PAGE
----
The paper is organized as follows. Section 2 presents related work. Section 3 presents network model and LEAUCH algorithm. Section 4 is a performance analysis of LEAUCH. Section 5 is a simulation analysis of the proposed algorithm. The last section is a conclusion of the paper.

2 Related work

Low-energy adaptive clustering hierarchy (LEACH) [25] is regarded as the most representative traditional algorithms. However, it can be only suitable for WSN operating in the unlicensed spectrum band, and thus, it cannot operate with energy efficiency in CRSN.

The literature [14] proposed a distributed spectrum-aware clustering (DSAC) algorithm based on the traditional K-means clustering algorithm with group-wise constraint. The algorithm initially takes each node as CHs and then merges CHs in each iteration until the number of CHs reaches a theoretically optimal number. However, a large number of information is intensively exchanged between nodes and CHs, which lead to the great waste of the energy in the nodes.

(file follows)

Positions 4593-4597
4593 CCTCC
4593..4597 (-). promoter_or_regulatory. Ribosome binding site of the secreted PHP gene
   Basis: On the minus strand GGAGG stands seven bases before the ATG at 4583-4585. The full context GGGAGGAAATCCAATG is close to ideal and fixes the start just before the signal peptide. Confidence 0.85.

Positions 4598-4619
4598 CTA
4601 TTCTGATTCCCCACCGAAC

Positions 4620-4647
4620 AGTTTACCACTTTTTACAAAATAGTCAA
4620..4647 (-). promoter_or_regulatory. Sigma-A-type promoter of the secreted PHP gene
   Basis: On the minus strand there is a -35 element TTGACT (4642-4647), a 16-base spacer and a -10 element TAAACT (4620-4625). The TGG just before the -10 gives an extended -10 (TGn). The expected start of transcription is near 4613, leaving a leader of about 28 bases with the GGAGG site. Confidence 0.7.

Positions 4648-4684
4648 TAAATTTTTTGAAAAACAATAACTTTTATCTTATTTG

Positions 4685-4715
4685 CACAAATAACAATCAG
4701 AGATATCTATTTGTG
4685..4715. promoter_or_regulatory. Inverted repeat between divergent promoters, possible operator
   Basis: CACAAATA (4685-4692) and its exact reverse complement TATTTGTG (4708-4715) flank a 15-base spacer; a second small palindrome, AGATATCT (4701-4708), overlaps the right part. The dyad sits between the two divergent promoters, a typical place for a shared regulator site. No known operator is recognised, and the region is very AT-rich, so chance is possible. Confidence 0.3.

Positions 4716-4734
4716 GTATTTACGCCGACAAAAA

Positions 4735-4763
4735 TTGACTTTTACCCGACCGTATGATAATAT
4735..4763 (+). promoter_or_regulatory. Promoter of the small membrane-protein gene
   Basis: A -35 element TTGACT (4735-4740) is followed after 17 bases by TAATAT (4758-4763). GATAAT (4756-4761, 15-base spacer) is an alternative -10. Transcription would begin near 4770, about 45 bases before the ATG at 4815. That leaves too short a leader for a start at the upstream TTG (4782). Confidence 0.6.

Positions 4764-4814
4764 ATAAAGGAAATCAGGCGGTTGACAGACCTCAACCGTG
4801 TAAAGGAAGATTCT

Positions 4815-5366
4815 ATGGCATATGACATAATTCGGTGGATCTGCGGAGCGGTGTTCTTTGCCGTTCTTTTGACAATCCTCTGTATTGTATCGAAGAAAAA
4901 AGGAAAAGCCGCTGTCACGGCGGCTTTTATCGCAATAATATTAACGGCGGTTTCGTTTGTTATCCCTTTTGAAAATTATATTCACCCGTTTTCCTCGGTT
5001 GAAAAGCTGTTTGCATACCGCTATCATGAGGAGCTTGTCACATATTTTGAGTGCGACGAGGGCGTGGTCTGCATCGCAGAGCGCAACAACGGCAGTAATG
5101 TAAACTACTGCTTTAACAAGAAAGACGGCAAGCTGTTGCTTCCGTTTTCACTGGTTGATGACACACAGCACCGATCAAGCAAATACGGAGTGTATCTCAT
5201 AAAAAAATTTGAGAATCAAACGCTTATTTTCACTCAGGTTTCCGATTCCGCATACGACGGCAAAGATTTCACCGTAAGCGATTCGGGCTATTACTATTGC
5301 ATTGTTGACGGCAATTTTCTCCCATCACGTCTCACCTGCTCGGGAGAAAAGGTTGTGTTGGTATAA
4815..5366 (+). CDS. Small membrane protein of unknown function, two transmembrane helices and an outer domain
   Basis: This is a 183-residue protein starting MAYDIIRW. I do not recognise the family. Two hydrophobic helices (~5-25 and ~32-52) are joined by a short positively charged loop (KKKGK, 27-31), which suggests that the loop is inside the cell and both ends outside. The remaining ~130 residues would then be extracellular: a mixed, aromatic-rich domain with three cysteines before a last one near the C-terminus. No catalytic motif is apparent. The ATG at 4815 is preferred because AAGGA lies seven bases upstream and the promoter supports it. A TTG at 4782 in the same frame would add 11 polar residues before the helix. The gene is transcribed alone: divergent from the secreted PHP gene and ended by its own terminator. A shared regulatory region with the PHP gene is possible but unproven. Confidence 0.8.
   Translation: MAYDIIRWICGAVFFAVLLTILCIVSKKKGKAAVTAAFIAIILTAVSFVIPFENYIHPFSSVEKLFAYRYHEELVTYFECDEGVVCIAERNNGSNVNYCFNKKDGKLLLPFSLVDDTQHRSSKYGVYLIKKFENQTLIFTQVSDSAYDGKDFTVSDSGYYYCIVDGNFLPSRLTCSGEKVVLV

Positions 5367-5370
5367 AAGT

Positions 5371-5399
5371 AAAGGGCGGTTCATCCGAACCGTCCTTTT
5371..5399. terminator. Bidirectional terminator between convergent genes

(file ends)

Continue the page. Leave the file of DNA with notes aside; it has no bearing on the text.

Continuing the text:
The literature [15] proposed a cognitive LEACH (CogLEACH) for CRSN that uses the number of vacant channels as a weight in the probability of each node to become a CH and that can prolong the network lifetime compared with LEACH algorithm. However, the algorithm does not consider the balance of energy consumption among CHs under multiple hops transmission means, which may lead to the premature death of the nodes near the sink because of their excessive energy consumption (CHs near the sink need to frequently forward data to the sink).

The literature [22] proposed a spectrum-aware cluster-based energy-efficient multimedia (SCEEM) routing protocol for CRSNs, which can support the quality of service (QoS) and energy-efficient routing by limiting the participating nodes in route establishment. The proposed protocol in the literature is thus a cross layer routing protocol and only suitable for wireless multimedia sensor networks (WMSNs) application scenario, which comprised of sensor devices equipped with audio and visual information collection modules, can have the ability to retrieve multimedia data, store or process data in real-time, correlate and fuse multimedia data originated from heterogeneous sources, and wirelessly transmit collected data to desired destinations. Moreover, WMSNs are designed for those real-time applications which demand strict deadline, low delay, high throughput, and reliability as well as those non-real time applications which require high or medium bandwidth, loss intolerance, etc. However, most deployed WSNs measure physical phenomena like temperature, pressure, humidity, or location of objects. In general, most of those applications have low bandwidth demands and are usually delay tolerant. Therefore, the proposed protocol in the literature cannot be suitable for the CRSNs.